No Brainer Day –  The definition of a “no brainer” is doing something that is simple, easy, obvious and/or totally logical.  Today is an easy one to celebrate since it is the day for you to do all of those “no brainer” things on your to-do list that you may have been putting off!  If a project requires in depth thinking, study or any sort of analysis, put it aside until tomorrow.  Today is for those chores that are just automatic – no brainers!  I would like to think that everyone can enjoy, and excel at, no-brainer day!

Food Celebration of the Day

National Chili Day –  Every February, on the fourth Thursday, people across the country celebrate National Chili Day!  It seems fitting to celebrate a hot, hearty dish like chili in the middle of winter, since it’s usually pretty cold, and the chili will warm a body up!  Many food historians agree that chili con carne is an American dish with Mexican roots, Mexicans are said to indignantly deny any association with the dish!  One possible – though far-fetched – story comes from Sister Mary of Agreda, a Spanish nun in the early 1600s who never left her convent, but had out-of-body experiences in which her spirit was transported across the Atlantic to preach Christianity to the Indians.  After one of her return trips, her spirit wrote down the first recipe for chili con  carne, and it included chili peppers, venison, onions and tomatoes.  Well!  I said it was far-fetched!  And I don’t make these up, I just report on what I find.  Another story, which actually sounds more reasonable, is that Canary Islanders made their way to San Antonio as early as 1723, using local peppers and wild onions combined with various meats to create early chili combinations.  The earliest known written description of chili comes from J.C. Clopper, who lived near Houston.  What he wrote down doesn’t actually use the word chili, this is what he wrote of his trip to San Antonio in 1828:  “When they (poor families from San Antonio) have to lay for their meat in the market, a very little is made to suffice for the family; it is generally cut into a kind of hash with nearly as many peppers as there are pieces of meat – this is all stewed together.”  It does sound a lot like chili! In the 1880s, a market in San Antonio started setting up chili stands where women sold chili, or bowls o’red.  These women were called chili queens.  A bowl o’red cost diners ten cents and included bread and a glass of water.  Chili con carne began to be famous and the dish became a major tourist attraction, even featured at the World’s Fair in Chicago in 1893 at the San Antonio Chili Stand. By the 20th century chili places had made their debut in Texas and became familiar all over the west by the roaring ’20s.  By the end of that decade there was hardly a town that didn’t have what had become known as “a chili parlor”, which was really a fancy name for a shed, or room, with a counter and some stools. Some people have said that chili joints/parlors meant the difference between starvation and staying alive during the Great Depression, since chili was cheap and the crackers were free.  What ingredients make the best chili?  Well, some cooks say it’s the cumin, others say coffee makes it tasty.  Others say that you should use beef bouillon, but others say its beer.  Popular ingredients for this thick and spicy stew are ground beef, pork, venison and chili peppers, though different recipes have other ingredients depending on where you live, like onions, tomatoes and of course, there is the beans vs no beans argument.  You can do a quick search online and find dozens of great sounding recipes for everything from vegetarian chili, hot beef chili, turkey or chicken chili, firehouse chili, well, the list is pretty much endless!  Now, I know for a fact that my hubby makes the most incredible chili I have ever tasted, and honestly, everyone who has ever tasted it says the same thing.  It’s an amazing combination of a variety of spices, heat, sweet and savory.  Delicious, delicious, delicious.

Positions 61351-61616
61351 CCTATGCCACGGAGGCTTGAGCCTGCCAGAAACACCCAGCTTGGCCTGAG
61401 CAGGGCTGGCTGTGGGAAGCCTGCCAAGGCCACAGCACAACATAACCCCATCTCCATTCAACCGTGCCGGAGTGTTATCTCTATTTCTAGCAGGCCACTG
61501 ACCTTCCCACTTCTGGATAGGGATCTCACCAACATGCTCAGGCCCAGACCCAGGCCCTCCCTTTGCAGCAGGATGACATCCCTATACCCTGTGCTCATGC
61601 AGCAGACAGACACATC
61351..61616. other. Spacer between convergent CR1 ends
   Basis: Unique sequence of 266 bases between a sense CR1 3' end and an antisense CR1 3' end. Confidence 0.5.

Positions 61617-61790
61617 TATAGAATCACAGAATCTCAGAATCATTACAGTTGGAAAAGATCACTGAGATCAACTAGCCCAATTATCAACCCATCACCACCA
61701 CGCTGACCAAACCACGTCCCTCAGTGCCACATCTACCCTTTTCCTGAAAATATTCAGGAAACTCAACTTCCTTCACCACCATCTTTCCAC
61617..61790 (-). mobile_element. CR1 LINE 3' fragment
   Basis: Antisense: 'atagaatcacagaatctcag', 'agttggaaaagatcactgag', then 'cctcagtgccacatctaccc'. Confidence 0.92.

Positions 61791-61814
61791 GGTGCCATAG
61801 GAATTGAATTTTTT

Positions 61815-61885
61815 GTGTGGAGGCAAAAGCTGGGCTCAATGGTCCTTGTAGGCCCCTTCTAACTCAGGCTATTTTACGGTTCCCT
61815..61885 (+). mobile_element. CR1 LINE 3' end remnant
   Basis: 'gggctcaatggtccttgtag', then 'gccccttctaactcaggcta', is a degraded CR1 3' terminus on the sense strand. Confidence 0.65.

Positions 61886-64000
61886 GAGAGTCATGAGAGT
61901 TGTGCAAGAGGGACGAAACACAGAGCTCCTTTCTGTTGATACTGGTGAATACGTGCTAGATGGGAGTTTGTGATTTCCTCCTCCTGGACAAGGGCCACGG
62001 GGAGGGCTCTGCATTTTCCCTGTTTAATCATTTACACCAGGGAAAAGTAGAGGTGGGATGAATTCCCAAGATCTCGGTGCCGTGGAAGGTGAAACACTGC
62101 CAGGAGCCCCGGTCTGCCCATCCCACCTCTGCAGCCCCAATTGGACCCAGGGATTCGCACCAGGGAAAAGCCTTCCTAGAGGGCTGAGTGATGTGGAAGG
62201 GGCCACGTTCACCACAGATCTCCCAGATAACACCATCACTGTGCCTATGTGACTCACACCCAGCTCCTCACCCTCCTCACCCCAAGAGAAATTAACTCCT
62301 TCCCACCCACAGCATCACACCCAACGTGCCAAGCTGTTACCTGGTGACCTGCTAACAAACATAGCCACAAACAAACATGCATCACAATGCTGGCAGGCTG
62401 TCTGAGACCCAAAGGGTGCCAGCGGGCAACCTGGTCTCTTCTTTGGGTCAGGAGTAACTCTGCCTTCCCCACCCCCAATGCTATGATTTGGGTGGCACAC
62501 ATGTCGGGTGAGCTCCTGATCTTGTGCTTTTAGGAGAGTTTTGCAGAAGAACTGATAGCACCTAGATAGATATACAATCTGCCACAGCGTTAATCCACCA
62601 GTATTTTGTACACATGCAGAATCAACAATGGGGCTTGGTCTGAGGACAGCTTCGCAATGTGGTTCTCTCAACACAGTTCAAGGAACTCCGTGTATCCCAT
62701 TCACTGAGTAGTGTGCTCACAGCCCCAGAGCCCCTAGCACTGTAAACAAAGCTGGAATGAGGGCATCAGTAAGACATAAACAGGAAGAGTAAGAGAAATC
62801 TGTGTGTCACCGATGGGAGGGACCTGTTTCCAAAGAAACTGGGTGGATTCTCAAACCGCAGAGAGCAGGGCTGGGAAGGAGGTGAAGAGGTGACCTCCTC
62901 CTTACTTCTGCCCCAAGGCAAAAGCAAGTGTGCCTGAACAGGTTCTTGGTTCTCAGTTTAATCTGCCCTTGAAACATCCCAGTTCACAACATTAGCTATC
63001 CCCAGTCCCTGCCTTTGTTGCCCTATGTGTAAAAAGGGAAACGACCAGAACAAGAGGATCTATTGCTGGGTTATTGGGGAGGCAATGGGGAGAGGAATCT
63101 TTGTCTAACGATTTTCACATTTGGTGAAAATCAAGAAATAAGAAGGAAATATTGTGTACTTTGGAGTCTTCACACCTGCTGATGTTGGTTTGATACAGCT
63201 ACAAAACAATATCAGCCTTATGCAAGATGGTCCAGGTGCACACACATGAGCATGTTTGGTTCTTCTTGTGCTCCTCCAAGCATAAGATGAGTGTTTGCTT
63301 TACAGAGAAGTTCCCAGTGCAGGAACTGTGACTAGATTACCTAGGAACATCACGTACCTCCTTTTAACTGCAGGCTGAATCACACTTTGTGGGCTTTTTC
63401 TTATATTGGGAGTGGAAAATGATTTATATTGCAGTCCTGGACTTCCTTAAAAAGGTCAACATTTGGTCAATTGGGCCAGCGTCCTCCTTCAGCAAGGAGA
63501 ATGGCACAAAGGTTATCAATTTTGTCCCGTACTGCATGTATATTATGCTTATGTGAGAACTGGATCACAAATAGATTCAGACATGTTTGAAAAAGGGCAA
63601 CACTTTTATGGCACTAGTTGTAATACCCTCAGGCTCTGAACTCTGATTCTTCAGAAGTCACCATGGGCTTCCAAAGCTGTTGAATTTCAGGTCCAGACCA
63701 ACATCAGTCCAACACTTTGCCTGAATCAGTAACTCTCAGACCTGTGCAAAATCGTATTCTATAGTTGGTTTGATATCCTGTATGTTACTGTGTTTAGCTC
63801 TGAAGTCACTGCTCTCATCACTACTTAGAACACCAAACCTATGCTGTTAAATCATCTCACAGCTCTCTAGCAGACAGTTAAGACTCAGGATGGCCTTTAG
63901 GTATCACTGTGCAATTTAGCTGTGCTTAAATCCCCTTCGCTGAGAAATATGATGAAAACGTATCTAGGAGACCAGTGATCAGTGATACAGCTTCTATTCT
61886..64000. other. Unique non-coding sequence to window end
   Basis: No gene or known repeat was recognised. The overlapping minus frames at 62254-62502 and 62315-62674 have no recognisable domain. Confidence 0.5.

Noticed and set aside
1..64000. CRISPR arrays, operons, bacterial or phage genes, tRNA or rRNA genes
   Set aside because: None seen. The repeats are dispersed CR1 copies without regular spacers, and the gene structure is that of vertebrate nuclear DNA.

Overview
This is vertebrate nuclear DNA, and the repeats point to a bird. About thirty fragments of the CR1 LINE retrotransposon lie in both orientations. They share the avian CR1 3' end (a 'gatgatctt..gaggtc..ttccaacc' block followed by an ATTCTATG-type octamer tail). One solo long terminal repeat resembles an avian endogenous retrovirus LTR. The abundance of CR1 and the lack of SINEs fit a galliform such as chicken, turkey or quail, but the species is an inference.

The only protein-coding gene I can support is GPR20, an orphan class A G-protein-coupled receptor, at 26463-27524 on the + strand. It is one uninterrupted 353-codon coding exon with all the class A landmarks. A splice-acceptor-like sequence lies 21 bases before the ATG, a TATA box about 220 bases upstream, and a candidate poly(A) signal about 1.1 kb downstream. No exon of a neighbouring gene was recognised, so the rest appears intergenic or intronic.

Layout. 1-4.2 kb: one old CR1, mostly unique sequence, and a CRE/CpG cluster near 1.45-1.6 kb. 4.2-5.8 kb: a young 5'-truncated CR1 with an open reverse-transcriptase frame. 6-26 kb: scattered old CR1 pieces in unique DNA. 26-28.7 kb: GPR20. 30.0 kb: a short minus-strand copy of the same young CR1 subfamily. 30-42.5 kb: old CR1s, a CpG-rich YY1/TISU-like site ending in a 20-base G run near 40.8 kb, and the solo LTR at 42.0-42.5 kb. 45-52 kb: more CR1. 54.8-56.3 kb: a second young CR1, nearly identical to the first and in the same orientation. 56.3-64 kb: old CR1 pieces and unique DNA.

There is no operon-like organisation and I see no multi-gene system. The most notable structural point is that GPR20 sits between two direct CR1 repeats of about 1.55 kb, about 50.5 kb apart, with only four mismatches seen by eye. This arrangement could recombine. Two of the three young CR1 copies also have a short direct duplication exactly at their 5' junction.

National Kahlua Day –  This coffee-laced rum liqueur lends distinctive flavor to White Russians, mudslides and other cocktail classics, but if you want to try something different, these boozy treats are sure to go down easy.  Thank you food.com/food-holidays for the suggestions!

Kahlua Cheesecake 
Kahlua Baked Beans
Homemade Kahlua
Yummy Kahlua Pancakes
Kahlua Chocolate Chip Cookies
Kahlua Pork Chops

I am ridiculously hungry for chili now!  How about you?  Have a wonderful Thursday!  God Bless You and I’ll see you tomorrow!